Addison Russell didn’t have his best day Friday. His error to start the game helped lead to Cincinnati’s three-run first inning, forcing the Cubs to rally to send it to extra innings.
Despite that blip, Joe Maddon is “ecstatic” with how Russell is doing at second base.
“He’s been outstanding,” Maddon said. “The mistakes he’s made are, it doesn’t matter if he’s at second, short, third. Those are really routine plays that he normally makes.”
Before being brought up April 21, Russell had played only six minor-league games at second and five if one during last year’s Arizona Fall League is excluded. Maddon said he’s learned how to turn a double play “extremely well” and that he’s improved going to his right.
“I expect him to make mistakes. I know he’s going to make mistakes, so you don’t get upset with them,” Maddon said. “Over the next couple years, man, as this guy really understands and gets to play more regularly on a major-league field, he’s not going to make those mistakes.”
CUT OFF EARLY
Through five innings Saturday, Kyle Hendricks looked like he was on the way to his best start of the season. He had given up only one run and four hits with seven strikeouts before the rain came.
A two-hour, 48-minute delay later, Hendricks was done. But a day later, he wasn’t stewing about a missed opportunity.
“That was the third time through the order – sometimes third time they figure you out, sometimes you give up a couple big hits,” Hendricks said. “You can’t look at what could have been. You’ve just got to take the positives and move forward with that.”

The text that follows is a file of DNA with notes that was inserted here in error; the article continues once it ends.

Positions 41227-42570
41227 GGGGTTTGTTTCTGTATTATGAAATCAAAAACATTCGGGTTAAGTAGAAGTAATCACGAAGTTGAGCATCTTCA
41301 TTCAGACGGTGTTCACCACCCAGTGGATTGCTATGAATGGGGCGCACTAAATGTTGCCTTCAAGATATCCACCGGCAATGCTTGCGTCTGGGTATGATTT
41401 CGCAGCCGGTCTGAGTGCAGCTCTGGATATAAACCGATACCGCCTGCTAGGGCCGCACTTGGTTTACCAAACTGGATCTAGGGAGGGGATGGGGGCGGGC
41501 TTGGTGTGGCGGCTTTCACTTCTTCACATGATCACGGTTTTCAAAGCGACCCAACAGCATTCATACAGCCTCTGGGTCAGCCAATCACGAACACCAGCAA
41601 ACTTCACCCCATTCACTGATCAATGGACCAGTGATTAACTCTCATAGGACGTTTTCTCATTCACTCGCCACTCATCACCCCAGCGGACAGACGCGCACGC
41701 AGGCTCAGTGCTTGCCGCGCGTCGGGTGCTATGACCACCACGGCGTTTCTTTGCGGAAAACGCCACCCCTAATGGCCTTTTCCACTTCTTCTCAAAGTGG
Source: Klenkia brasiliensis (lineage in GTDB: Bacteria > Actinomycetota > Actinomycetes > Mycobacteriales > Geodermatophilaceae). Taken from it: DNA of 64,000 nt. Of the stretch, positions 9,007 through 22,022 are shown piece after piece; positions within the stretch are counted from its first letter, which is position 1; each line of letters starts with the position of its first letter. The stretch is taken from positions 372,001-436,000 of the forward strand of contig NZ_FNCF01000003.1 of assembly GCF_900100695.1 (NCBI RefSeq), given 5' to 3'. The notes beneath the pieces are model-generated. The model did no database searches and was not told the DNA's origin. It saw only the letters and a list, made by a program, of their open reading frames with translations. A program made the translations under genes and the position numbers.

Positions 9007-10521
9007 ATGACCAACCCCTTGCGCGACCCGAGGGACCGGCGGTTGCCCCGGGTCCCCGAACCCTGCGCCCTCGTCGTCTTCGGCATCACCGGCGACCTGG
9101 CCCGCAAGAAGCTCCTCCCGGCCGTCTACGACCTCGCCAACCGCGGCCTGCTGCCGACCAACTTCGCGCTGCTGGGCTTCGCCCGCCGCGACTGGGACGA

Among the positives for Hendricks was his control. Of his 57 pitches, 43 were strikes while walking nobody. In the second inning he also laid down a sacrifice bunt, the first of the season by a Cubs pitcher.
The short start did tax the already-stretched Cubs bullpen, and to deal with that Sunday they recalled Brian Schlitter from Iowa and optioned Junior Lake.
CHATTING WITH WADA
Maddon said he’s had his talk with struggling starter Tsuyoshi Wada, and that Wada took the message “tremendously.” Over his past two starts, Wada has lasted only 6 2/3 innings while allowing eight earned runs and 13 hits.
“I got him to smile a little bit. I got him to open up a little bit,” Maddon said. “I’m really eager to see him play after what we talked about.”
Though Maddon stressed after his three-inning appearance Thursday that Wada would take his turn in the rotation Tuesday, that doesn’t mean the Cubs are without options for the fifth spot in the rotation if the 34-year-old lefty falters. They could turn to former starters Travis Wood or Edwin Jackson, or maybe a bit later use Jacob Turner.
Turner made his second rehab start Sunday for Double-A Tennessee, throwing 63 pitches over five scoreless innings. He was placed on the 60-day disabled list March 27 with right shoulder inflammation.